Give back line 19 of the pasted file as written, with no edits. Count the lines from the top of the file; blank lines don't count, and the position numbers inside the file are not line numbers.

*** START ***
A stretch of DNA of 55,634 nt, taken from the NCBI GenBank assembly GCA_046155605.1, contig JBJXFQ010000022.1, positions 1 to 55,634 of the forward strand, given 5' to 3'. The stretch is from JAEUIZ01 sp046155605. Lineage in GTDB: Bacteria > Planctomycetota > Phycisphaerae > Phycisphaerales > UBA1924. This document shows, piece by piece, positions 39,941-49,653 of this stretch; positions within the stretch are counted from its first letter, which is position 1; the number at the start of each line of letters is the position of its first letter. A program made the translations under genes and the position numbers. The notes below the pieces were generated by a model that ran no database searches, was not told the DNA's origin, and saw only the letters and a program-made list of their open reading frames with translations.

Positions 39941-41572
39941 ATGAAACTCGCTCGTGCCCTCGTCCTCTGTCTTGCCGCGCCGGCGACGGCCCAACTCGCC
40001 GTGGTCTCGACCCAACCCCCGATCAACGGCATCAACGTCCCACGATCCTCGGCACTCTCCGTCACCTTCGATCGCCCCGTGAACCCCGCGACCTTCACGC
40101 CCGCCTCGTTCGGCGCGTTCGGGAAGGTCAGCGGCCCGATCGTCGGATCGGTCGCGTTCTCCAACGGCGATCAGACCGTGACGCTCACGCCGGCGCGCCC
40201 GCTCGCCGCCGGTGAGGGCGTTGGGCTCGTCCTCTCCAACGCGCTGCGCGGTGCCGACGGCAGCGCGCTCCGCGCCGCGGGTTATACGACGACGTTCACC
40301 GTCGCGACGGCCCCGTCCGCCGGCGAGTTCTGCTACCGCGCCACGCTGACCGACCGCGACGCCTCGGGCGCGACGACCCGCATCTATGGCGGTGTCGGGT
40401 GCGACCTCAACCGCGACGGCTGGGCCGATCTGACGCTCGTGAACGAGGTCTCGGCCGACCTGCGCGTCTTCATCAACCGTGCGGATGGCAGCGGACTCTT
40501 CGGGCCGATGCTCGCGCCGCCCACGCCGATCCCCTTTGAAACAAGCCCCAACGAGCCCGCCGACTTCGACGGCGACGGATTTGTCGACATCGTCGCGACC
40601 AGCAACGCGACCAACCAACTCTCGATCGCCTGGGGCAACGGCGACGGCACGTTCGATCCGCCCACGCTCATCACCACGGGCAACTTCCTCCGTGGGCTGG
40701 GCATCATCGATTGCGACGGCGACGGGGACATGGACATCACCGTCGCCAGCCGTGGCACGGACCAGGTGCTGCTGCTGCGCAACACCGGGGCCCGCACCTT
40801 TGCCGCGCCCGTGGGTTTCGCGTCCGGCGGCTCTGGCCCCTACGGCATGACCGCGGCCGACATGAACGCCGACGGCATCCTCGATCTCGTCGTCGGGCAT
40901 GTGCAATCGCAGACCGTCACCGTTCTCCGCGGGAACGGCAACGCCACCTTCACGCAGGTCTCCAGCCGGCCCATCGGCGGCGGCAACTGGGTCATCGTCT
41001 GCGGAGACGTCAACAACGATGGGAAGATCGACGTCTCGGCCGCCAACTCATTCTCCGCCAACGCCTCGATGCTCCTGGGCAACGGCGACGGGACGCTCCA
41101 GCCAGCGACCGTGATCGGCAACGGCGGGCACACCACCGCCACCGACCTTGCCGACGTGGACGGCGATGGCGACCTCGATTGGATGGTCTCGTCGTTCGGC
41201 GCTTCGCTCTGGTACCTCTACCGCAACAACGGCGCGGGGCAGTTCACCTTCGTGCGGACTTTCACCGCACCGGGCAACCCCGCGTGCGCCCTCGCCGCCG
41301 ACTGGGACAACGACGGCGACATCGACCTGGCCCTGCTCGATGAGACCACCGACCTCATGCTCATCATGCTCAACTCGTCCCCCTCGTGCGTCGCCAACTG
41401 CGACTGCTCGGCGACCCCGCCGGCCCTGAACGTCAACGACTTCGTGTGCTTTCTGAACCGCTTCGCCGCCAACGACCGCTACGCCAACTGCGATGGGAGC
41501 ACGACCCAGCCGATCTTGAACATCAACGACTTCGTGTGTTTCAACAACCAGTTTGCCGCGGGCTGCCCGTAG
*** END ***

41501 ACGACCCAGCCGATCTTGAACATCAACGACTTCGTGTGTTTCAACAACCAGTTTGCCGCGGGCTGCCCGTAG